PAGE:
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Common Myths About Sexual Harassment in the Workplace

Harassment & Discrimination

Common Myths About Sexual Harassment in the Workplace

Sexual harassment in the workplace is a serious issue that affects individuals from all walks of life. Unfortunately, there are many common myths surrounding this topic that can make it difficult for victims to speak up and seek help. Let’s explore some of the most pervasive myths surrounding sexual harassment in the workplace, including the harassment of men, non-physical harassment, and why victims should speak up. We will also discuss the importance of understanding and addressing this issue and resources for victims to seek help.

What is Sexual Harassment?

Sexual harassment is any unwanted, unwelcome, or offensive sexual behavior or language in reference to someone’s protected characteristics. It can include physical, verbal, and nonverbal conduct. Examples of sexual harassment include making sexual comments or jokes, unwelcome touching or advances, sending inappropriate emails or text messages, displaying sexually suggestive materials, and making threats or demands.

Myth 1: Only Women are Victims of Sexual Harassment

It is a common misconception that only women can be victims of sexual harassment. While women face the majority of workplace harassment, research shows that about 43% of men experience some form of sexual harassment in their lifetime. Men specifically experience verbal sexual harassment most frequently, followed by online sexual harassment, unwelcome sexual touching, being physically followed, unwanted genital flashing, and sexual assault. The U.S. Equal Employment Opportunity Commission (EEOC) has reported that it typically receives 12,000+ claims of sex-based harassment each year — but men file only about 16% of those charges.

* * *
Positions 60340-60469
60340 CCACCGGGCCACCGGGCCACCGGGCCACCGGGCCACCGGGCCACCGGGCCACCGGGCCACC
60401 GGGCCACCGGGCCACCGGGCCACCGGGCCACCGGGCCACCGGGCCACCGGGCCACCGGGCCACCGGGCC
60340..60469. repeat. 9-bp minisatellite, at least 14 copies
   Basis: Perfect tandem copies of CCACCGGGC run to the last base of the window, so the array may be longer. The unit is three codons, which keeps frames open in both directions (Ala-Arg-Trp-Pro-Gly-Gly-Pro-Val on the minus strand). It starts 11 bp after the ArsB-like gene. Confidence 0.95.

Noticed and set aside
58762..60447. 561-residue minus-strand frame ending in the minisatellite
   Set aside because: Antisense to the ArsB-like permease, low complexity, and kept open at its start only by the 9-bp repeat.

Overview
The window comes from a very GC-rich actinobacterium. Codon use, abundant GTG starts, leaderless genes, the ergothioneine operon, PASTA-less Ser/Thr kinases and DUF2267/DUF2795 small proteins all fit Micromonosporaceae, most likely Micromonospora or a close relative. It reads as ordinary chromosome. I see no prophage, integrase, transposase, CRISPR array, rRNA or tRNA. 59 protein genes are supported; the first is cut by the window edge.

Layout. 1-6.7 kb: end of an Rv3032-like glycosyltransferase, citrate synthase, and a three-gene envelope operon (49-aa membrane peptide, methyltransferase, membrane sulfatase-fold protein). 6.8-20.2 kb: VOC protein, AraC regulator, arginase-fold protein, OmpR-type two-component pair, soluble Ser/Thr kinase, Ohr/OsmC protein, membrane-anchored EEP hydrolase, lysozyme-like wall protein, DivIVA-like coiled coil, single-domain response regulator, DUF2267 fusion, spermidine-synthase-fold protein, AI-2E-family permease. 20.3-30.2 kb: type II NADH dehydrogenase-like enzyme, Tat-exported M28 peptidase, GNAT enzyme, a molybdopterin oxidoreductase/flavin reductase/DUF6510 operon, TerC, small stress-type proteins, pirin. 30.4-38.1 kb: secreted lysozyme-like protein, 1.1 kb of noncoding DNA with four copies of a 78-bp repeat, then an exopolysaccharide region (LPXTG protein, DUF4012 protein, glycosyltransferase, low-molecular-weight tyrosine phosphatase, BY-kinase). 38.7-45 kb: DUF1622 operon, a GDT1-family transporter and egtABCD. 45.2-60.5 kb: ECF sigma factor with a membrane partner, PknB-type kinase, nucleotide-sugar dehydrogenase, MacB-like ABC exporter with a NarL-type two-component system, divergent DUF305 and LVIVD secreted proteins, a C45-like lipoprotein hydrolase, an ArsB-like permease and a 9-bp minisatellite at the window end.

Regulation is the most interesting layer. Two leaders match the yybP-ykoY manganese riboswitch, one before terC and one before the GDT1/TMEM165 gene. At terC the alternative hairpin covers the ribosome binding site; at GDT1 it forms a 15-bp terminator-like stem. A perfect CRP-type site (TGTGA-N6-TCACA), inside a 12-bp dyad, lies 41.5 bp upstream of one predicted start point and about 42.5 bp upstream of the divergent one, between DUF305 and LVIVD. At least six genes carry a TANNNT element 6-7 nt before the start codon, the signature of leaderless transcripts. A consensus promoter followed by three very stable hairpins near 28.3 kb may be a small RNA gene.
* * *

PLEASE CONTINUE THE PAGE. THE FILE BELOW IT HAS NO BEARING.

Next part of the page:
There are a few reasons that the myth persists that men are not victims of sexual harassment. As evidenced by the number of EEOC reports made by men, they are must less likely to file a harassment claim. This could be due to the fear of being seen as weak or not manly enough. Like women, men may also fear retaliation or being seen as “troublemakers.” Additionally, some men may be unaware of their rights or the resources available to them if they want to file a claim. Finally, there could be a culture of silence in certain workplaces that discourages individuals, but especially men, from speaking out against sexual harassment.

Myth 2: Sexual Harassment Can't Happen Unless You Are Physically Touched

For most people, physical touch is the first thing they think of when considering sexual harassment. While physical harassment, such as nonconsenting hugs, kisses, grabbing, or assault, can be common, there are also other types of harassment. Visual harassment in the workplace can take many forms, from leering or threatening stares to rude comments about someone's looks or body language from a coworker. It could also entail displaying objects or posters with inappropriate or demeaning pictures in a workstation.

Employees who experience verbal harassment may feel threatened, frightened, degraded, or less at ease in the workplace. Because of the varied responses from other coworkers, people frequently find it difficult to recognize verbal harassment. Comments against a person's national origin, rude jokes, threats, age discrimination, name-calling, and put-downs are all examples of verbally harassing behavior.